Vol. 31 No. 3
Popular Fiction Publishing Company
Editor: Farnsworth Wright
Cover: Margaret Brundage
Okay, raise your hand if you've heard of the famous pulp horror magazine, WEIRD TALES? All of you? Good. Now, raise your hand if you've ever actually read an issue. I thought so -- not as many of you.
This is for all you horror fans and would-be Monsterologists that have never experienced the pleasure of having the opportunity or taking the time (or having the inclination) to read an issue of the world's "unique magazine".
This particular issue, on sale the year before Universal's SON OF FRANKENTSTEIN was released, is filled, cover-to-cover, with thrilling fiction. Where else could you find a line-up of talent listed together on the same contents page as Seabury Quinn, Robert E. Howard, Jack Williamson, Henry Kuttner, H.P. Lovecraft and E. Hoffman Price?
The issue has a bit of a "tribute" theme to it, as there is a posthumous tale by the recently deceased Lovecraft, as well as a memorial of him in verse by Francis Flagg (no relation to Fannie). There is also a poem included by Robert E. Howard, who had died not two years before.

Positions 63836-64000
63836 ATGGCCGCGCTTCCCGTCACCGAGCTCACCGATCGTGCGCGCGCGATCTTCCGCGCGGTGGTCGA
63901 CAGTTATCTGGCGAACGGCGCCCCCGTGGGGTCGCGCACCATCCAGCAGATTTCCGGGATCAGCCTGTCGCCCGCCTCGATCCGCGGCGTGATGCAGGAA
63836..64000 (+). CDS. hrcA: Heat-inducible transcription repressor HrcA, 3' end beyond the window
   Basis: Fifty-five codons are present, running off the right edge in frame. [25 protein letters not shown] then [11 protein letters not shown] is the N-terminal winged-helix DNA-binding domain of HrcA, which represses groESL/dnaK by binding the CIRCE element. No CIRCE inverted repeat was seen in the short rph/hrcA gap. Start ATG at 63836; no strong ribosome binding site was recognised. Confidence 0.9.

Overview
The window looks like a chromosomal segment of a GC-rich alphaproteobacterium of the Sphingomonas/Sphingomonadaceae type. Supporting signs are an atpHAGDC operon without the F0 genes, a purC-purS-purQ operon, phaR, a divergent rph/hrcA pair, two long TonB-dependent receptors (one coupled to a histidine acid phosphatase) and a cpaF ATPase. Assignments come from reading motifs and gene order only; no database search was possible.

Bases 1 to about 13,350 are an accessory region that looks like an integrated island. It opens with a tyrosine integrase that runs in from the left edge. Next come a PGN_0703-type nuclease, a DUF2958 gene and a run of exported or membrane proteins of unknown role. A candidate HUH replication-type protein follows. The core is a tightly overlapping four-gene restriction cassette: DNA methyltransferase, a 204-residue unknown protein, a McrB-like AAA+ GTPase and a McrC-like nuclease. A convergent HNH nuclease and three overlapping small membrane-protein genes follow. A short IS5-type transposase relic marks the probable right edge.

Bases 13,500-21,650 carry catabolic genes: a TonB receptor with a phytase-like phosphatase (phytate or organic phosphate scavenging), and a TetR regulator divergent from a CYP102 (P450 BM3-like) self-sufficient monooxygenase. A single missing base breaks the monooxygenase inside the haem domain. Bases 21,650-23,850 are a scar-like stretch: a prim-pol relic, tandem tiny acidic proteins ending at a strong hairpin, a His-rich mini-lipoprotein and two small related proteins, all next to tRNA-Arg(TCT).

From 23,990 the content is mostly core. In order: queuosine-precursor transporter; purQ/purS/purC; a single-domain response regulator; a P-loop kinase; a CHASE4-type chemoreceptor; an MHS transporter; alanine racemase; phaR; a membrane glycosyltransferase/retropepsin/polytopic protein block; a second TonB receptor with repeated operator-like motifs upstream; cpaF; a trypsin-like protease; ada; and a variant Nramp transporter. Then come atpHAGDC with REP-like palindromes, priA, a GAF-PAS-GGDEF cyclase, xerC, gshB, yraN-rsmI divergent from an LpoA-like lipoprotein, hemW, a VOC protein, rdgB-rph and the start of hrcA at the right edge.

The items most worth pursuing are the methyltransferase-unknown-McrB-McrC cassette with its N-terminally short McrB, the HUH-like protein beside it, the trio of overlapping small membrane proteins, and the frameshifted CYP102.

A word of warning before you begin: If you are unfamiliar with "pulp writing", it is linear, word-heavy (for a higher paycheck to the person writing the story), plot-driven, and sometimes archaic. There are also the occasional references to society as it was back in those days that are deemed inappropriate by today's "politically correct" pallbearers of history. For example, in Quinn's story, "Incense of Abomination", the inspector sent to investigate several murders notices the scent of perfume at each of the crime scenes and wonders if the male victims could be "pansies".
Despite all the above, pulp fiction has only grown in popularity over the last decade or so. And before you go all medieval on it, give it a try for the next three days as the WEIRD TALES March 1938 issue is presented in its entirety here at MONSTER MAGAZINE WORLD.